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Nelson Crime Watch News

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In July 2012 SeniorNet Nelson announced its participation in an initiative to make Nelson a safer place to live and to prevent us from becoming victims of computer scams. Twenty members of SeniorNet collect statistics about scam emails and calls and report to Simulate 2 Educate Ltd who then publish a report in the Nelson Crime Watch newsletter.

The NELSON CRIME WATCH newsletter is a collaboration between Simulate 2 Educate Limited, Nelson Police and SeniorNet Nelson. It provides information about crime, and related information concerning the Nelson Region.

The Nelson Crime Watch newsletter is sent out to all SeniorNet Nelson members  when they are published. Click the link to read the latest newsletter:

Newsletter October-November 2015

Newsletter June-July 2015

Newsletter April-May 2015


For more information about this invaluable publication read the article below published in the Nelson Mail on 29/05/2012:

Nelson police target online scammers

 crime watch computer scammer

A new weapon fighting cyber crime has been launched by police and community online watchdogs.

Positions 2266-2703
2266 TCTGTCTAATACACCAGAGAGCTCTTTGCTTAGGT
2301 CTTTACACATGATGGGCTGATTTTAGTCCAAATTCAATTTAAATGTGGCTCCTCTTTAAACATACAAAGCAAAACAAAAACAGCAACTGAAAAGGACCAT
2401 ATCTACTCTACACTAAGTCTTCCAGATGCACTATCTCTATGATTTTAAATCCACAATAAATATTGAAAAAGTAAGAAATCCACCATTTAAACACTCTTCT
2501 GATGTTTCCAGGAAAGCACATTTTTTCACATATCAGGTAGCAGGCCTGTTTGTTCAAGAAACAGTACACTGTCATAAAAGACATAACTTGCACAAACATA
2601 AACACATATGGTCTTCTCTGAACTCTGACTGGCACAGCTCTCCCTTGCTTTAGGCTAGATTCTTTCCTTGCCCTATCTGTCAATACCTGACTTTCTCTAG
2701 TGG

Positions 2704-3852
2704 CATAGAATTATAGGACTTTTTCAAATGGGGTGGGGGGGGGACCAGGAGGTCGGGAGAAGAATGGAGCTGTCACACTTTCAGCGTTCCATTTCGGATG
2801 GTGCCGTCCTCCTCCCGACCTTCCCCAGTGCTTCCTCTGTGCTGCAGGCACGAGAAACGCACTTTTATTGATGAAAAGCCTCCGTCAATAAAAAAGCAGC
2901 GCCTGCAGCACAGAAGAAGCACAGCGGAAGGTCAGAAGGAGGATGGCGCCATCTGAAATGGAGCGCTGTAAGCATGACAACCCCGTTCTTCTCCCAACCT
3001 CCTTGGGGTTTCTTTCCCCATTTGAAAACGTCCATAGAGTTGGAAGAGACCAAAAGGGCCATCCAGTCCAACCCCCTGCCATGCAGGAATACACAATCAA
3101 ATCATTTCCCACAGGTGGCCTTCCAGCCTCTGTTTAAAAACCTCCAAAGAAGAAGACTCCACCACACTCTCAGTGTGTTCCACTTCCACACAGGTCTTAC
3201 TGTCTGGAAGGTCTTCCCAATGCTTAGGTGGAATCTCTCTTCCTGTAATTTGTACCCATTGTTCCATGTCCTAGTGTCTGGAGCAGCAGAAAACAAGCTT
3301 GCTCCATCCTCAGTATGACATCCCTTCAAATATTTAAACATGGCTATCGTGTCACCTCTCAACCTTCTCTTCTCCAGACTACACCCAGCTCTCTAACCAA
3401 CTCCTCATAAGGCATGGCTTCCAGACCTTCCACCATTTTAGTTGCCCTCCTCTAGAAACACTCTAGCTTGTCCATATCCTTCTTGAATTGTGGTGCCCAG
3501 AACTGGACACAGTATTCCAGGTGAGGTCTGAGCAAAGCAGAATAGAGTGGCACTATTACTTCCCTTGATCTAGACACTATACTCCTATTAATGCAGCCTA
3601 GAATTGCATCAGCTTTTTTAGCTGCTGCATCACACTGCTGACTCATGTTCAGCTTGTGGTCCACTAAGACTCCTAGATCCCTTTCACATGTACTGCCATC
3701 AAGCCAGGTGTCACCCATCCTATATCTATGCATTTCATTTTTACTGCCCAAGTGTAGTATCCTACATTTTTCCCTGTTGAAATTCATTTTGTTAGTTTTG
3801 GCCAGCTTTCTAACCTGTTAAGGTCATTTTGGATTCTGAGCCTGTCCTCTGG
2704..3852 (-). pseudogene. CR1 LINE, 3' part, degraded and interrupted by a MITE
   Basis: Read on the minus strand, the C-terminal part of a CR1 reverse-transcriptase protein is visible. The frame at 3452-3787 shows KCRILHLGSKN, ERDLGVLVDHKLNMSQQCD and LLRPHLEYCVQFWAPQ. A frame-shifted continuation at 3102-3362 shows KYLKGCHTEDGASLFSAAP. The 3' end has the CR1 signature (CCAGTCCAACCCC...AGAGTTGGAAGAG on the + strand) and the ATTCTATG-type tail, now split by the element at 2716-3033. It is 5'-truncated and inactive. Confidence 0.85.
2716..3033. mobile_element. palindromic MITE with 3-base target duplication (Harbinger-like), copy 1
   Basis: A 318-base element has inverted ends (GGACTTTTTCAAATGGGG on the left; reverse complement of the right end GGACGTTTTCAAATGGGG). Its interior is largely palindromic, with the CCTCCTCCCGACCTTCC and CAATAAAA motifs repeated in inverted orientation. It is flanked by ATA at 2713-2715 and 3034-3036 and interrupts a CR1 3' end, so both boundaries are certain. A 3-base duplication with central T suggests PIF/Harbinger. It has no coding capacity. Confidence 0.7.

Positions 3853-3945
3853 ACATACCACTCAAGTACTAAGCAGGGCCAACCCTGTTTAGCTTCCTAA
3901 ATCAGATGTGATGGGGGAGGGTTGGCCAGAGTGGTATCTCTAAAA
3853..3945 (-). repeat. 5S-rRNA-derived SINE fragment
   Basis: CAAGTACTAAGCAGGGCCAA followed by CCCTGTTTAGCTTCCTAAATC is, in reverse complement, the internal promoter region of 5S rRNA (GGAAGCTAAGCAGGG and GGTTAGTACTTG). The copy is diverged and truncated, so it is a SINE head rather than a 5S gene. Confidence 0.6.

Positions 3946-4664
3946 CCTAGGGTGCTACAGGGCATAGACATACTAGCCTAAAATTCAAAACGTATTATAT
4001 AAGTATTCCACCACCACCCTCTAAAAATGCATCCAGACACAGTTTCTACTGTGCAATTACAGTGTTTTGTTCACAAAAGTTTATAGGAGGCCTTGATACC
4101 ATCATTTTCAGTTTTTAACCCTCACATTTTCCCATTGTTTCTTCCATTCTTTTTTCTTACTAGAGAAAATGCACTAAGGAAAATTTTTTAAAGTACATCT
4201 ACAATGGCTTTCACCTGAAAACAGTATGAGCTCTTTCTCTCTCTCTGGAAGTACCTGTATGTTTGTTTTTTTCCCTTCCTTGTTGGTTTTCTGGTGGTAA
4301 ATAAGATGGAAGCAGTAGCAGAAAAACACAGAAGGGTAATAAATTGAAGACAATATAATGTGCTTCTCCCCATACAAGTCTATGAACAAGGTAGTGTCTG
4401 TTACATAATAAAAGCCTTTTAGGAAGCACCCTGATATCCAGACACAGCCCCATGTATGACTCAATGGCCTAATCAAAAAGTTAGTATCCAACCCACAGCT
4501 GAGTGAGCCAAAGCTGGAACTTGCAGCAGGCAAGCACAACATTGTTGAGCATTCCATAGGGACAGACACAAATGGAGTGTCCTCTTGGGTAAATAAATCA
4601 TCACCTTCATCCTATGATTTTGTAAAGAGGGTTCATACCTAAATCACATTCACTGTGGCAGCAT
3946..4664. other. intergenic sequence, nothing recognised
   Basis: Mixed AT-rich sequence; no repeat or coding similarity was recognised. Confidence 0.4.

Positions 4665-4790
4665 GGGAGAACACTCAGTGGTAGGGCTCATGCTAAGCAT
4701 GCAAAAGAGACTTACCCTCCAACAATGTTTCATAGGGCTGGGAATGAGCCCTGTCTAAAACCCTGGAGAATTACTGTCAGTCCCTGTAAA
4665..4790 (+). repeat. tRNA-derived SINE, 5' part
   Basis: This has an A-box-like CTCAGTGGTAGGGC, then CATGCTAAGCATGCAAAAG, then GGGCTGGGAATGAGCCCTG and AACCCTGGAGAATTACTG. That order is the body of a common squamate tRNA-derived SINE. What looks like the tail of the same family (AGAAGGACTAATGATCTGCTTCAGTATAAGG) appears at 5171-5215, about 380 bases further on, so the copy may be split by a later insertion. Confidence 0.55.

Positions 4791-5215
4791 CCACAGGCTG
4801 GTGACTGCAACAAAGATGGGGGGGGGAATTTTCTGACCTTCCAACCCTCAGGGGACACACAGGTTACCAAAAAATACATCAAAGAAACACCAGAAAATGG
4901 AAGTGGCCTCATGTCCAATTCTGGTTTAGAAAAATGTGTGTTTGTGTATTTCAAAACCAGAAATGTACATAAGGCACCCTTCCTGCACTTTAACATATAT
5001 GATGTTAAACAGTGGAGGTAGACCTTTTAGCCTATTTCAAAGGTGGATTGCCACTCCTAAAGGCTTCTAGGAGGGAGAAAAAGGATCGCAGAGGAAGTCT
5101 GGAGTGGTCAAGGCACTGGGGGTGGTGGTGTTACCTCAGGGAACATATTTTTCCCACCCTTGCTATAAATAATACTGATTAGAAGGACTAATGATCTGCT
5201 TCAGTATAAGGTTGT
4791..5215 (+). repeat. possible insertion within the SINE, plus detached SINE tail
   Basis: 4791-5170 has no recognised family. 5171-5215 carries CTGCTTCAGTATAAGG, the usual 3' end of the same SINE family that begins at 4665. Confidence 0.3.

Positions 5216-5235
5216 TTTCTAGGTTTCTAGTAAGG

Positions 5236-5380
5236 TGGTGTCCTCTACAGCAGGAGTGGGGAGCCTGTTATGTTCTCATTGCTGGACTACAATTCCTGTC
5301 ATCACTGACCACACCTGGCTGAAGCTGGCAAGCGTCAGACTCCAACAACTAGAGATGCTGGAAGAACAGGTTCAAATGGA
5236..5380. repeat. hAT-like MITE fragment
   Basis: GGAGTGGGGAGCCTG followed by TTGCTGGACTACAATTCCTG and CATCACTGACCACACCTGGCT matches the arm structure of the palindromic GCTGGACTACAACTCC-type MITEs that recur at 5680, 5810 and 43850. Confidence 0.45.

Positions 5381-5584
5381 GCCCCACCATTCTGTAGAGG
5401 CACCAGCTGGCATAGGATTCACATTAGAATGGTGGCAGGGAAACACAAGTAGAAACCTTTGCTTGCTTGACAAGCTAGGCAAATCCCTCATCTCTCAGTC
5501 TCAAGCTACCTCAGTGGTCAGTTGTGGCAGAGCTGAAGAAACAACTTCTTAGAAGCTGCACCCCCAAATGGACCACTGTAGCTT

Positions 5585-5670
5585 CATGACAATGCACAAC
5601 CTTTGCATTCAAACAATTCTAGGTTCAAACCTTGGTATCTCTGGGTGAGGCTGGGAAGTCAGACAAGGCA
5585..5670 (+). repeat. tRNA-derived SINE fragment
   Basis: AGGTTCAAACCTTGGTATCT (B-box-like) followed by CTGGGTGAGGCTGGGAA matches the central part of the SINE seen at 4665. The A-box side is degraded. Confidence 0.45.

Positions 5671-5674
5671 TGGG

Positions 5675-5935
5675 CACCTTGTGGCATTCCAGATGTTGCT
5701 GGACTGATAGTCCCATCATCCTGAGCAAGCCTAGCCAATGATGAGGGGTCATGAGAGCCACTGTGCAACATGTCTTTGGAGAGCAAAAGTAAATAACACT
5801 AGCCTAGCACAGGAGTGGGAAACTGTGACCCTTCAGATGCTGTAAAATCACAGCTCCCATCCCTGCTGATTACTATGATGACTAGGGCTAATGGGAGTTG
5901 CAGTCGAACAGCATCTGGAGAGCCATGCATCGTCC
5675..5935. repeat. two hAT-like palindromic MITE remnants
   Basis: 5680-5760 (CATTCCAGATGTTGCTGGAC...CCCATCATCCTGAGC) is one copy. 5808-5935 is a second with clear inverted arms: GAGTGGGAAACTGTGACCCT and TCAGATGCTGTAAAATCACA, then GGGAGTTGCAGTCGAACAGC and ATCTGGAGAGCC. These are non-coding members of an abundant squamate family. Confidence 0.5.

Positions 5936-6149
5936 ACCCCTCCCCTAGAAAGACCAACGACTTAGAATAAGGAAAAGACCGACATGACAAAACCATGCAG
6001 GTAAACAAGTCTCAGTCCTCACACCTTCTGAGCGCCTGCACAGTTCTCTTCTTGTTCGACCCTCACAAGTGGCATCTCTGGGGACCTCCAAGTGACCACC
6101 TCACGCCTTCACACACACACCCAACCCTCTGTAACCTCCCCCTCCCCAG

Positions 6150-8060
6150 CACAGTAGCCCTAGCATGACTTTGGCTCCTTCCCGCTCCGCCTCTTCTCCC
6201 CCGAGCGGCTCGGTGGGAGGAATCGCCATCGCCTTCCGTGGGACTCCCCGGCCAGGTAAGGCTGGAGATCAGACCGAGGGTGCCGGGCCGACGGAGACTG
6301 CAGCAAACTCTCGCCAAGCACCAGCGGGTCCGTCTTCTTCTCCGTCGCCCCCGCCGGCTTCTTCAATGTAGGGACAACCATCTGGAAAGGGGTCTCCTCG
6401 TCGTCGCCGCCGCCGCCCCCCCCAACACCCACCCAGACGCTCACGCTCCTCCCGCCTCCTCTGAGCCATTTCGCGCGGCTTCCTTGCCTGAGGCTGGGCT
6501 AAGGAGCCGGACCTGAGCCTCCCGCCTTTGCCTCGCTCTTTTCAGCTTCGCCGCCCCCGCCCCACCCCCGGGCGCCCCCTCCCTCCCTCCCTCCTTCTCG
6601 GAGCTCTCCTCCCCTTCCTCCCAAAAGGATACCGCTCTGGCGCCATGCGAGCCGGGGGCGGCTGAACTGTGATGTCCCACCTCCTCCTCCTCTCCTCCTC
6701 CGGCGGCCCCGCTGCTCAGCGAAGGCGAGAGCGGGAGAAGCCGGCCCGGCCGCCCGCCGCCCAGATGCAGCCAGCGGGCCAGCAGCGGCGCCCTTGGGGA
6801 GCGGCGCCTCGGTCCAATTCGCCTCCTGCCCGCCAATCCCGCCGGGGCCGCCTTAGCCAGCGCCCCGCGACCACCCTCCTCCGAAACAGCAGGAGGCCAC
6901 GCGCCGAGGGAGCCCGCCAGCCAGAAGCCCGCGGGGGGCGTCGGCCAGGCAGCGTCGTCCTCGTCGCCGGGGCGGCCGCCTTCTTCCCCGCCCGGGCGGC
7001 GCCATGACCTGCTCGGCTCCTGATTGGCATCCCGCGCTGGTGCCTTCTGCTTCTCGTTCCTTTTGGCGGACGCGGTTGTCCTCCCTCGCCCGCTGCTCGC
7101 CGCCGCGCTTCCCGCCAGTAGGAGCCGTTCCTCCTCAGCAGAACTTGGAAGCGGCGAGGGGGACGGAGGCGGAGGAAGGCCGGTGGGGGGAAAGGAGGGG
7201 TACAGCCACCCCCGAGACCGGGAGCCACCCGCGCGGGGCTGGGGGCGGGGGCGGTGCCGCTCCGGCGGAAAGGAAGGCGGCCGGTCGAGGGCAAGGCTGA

Nelson police, Simulate2Educate and SeniorNet Nelson have joined forces to create the Nelson Crimewatch newsletter, increasing awareness to the latest online scams.

The newsletter is sent out every two months to alert people to the latest in internet scams and attacks and real-world crime in the region.

Produced by internet safety and risk consultant John Parsons, whose company Simulate2Educate teaches safe practice for internet use, the newsletter features content supplied by Nelson police, S2E and SeniorNet Nelson.

Mr Parsons said cyber crime and internet scams took about $500 million out of the country every year, affecting about 133,000 people.

But being safe was about being aware of the dangers, not about avoiding the internet or living in a fortified existence, he said.

''When we go to cross a road, awareness [of the dangers] triggers. It's the same with the computer,'' he said.

SeniorNet internet safety workshop convener Duncan Fuller said technology had become increasingly complicated, much quicker than his organisation's ability to get information to its members.

''You have got to be so damn careful that you don't just click on links. People don't really understand the problems that the can get into.''

There had been plenty of demand for good information, with SeniorNet internet safety workshops filling up with people eager to learn about the latest scams, he said.

At least one woman had avoided a ''phishing attack'' where a malicious web user fakes the look and layout of a website to fool a user into giving away personal information  as a result of the workshops.

The newsletter also features contributions from the Nelson police, giving readers an update on crime in the real world.

Sergeant in charge of intel Dave Prentice said the newsletter was a good way to educate people so that they did not become victims.

The subscriber list for the newsletter would also receive urgent alerts from the police, helping police get information out to the community quickly in the event of an emergency.

To sign up, email This email address is being protected from spambots. You need JavaScript enabled to view it. or visit s2e.co.nz

- © Fairfax NZ News